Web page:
Jeff Kavanaugh, VP and Head at Infosys Knowledge Institute, gave me a statement in 2021, reflecting on this prediction from the past. He agrees that it has shaken out just as our tech wizards foresaw, saying that “IoT proliferation and affordability did indeed create a connected infrastructure that powered intelligent automation, and this foundation has made many use cases functionally feasible and economically viable.”
John Grimm of Thales Security even got a little more specific in our predictions article five years ago, saying that the hundreds of IoT platforms in existence would start to consolidate. He was right: Industry analyst Fredrik Stålbrand of Berg Insight went on to state in June 2018 that merger and acquisition activity had risen sharply and the market had entered a “consolidation phase.”
But it wasn't until 2021 that the number of IoT companies began to decline on the whole. According to research by IoT Analytics, 613 IoT platform companies were operating in 2021, a number that dropped just slightly from 620 in 2019, after years of steady increases.
This header encompassed two different predictors back in our original article, and we were able to get in touch with both of them to check one two very different responses. First up is Mike Fitzmaurice, Chief Evangelist and VP of North America at WEBCON, who foresaw that AI and machine learning would soon be “packaged and provided to the average end-user” in more accessible ways.
And now AI has indeed come a long way from a niche technology that required constant care and feeding from computer scientists to make it work, as Fitzmaurice explains it:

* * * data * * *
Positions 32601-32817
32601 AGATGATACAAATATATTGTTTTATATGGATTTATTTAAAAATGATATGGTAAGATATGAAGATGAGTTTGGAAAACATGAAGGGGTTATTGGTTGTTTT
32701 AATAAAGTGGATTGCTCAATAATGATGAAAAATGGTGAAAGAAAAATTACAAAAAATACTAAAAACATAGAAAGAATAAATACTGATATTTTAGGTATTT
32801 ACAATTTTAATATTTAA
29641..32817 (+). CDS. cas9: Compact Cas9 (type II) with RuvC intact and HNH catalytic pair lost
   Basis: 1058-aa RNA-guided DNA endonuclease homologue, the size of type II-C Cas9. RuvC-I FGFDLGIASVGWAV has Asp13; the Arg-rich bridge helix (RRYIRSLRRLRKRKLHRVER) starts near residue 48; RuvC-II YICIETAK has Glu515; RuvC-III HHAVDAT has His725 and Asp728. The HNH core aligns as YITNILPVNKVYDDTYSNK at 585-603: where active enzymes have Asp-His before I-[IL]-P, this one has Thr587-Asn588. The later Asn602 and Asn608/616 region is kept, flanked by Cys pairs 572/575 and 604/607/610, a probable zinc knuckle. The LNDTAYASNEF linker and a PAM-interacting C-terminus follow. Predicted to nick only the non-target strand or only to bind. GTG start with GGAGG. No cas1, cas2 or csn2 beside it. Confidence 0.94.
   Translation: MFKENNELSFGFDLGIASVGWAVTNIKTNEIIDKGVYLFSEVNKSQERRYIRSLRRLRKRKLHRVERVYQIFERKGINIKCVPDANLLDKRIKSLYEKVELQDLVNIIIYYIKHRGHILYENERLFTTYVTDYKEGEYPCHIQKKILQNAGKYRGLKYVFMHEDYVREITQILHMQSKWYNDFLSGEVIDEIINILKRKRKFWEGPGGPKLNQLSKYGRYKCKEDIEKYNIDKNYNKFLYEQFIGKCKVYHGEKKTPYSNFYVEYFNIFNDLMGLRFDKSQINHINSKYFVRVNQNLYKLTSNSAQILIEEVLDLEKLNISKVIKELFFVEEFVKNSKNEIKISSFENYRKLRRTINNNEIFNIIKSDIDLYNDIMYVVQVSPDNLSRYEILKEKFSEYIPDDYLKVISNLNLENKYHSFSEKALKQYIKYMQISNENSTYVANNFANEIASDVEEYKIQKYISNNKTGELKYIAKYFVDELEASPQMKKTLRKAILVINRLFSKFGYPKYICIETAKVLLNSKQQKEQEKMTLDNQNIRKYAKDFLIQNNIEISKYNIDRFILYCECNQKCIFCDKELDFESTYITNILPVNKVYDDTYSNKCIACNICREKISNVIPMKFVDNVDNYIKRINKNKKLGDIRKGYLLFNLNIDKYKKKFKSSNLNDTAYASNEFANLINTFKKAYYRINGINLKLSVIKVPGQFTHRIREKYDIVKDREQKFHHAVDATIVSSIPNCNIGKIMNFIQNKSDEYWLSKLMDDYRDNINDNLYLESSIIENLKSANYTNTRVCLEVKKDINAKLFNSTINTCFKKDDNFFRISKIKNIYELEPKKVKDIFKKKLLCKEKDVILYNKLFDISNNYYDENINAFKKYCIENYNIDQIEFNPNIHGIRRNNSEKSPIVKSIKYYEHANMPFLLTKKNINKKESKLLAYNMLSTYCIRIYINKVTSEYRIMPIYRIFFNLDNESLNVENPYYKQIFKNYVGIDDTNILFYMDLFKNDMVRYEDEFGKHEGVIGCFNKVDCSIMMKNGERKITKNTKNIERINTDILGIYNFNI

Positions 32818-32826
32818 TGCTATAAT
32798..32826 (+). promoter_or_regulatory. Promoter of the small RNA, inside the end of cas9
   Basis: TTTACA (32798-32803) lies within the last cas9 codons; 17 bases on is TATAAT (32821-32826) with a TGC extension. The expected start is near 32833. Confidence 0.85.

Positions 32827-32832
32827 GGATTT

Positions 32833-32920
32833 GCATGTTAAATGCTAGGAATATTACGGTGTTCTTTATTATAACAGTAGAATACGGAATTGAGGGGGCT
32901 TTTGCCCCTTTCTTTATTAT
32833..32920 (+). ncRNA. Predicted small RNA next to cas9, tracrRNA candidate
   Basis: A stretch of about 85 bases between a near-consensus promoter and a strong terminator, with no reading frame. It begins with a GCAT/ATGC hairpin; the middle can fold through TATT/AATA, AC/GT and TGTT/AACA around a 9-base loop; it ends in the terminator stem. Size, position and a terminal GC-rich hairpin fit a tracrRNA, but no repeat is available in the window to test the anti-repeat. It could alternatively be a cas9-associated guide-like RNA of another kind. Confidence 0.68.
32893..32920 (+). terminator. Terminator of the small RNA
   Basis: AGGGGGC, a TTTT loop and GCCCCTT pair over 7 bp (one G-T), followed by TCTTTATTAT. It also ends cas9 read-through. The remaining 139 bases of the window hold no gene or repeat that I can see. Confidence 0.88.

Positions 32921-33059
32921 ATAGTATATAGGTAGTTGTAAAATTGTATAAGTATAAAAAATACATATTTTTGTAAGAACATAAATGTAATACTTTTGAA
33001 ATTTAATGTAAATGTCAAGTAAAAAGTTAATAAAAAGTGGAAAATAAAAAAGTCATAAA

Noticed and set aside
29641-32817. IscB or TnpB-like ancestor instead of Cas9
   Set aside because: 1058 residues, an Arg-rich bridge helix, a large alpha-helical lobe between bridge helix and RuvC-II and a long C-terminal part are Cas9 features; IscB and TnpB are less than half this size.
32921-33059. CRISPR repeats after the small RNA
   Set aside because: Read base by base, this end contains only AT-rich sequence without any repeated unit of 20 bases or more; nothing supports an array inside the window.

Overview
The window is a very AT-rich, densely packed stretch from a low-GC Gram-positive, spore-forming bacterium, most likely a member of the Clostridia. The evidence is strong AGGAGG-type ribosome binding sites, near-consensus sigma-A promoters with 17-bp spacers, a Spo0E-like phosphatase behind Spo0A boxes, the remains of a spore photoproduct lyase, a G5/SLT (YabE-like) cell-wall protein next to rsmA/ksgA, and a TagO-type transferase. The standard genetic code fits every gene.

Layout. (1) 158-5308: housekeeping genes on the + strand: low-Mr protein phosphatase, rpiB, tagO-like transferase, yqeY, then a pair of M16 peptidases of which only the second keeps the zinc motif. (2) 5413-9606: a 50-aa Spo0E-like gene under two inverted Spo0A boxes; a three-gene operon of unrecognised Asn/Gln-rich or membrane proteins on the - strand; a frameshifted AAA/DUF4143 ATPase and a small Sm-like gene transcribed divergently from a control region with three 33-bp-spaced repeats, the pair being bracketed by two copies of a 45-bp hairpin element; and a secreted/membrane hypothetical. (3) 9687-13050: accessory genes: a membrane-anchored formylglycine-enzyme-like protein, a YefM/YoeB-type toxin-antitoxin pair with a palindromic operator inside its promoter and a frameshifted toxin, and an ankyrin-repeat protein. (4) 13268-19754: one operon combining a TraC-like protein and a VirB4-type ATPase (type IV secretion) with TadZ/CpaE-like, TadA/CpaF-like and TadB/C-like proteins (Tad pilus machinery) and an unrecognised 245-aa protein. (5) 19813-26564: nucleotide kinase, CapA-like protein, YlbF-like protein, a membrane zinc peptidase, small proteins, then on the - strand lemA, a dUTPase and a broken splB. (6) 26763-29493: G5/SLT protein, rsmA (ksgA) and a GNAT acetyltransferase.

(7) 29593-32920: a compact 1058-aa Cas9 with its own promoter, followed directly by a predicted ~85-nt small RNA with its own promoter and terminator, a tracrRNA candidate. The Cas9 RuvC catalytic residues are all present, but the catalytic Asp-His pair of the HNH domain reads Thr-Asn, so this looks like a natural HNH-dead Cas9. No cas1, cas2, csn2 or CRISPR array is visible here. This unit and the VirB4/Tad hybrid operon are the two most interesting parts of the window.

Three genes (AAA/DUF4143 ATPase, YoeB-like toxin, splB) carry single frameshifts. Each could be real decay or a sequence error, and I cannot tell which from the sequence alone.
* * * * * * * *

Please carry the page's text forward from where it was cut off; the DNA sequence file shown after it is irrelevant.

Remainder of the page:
“Today, AI-driven services are available as general-purpose components from a variety of companies. Do you want to analyze text for keywords and general sentiment? Translate languages? We use it here at WEBCON for automatic forms processing and for pattern analysis to look for processes that have run amok. It’s all AI-driven now, and most people do not need to spend a minute understanding how it works. So yeah – I nailed that one.”
The other predictor, Mark Baldino, cofounder of UX design firm Fuzzy Math, had tougher luck. He anticipated the use of “tools for the design of AI as well a design language for it,” and we haven't really seen either.
Instead, Baldino reflected on a different type of growth in the design industry. Here's his full response:
“For the most part, my prediction has not come true. While we haven't seen any progress on tools to support the design of AI or a design language, we have seen the increased importance of ethical design practices. Ethical design is the advocacy of human needs superseding technology and commercial needs. Designers are taking the moral obligations of the design of products much more seriously and attempting to understand the human impact of their design decisions. For AI, designers are more aware that algorithms within applications focus on making products more ‘sticky' and more profitable. But there is a growing obligation to design products that benefit humans. So instead of AI helping designers, as predicted, designers now play an increasingly important role in ensuring positive impacts of AI.”
The intersection of AI and design may not have played out quite as anticipated, but it's definitely a fascinating field that still has surprises left for us.
We ended our raft of predictions for the future back in 2017 by going broad, with a note from Jeff Kavanaugh of the Infosys Knowledge Institute about the need for humanity to understand its own tech changes, rather than simply keep changing more. It's as true now as it was then, Kavanaugh noted when we got back in touch this year.
“Much has happened since the 2018 predictions… Yet they still ring true today. The pace of change continued to exceed traditional capacity to absorb, and companies had to dramatically change their ability to sense, act, and respond, like a living enterprise,” he says.
As 2022 dawns, take a moment to consider your relationship to the technology in your life. After all, staying present in your reality is just as important as predicting the future and sometimes it can be a lot more difficult.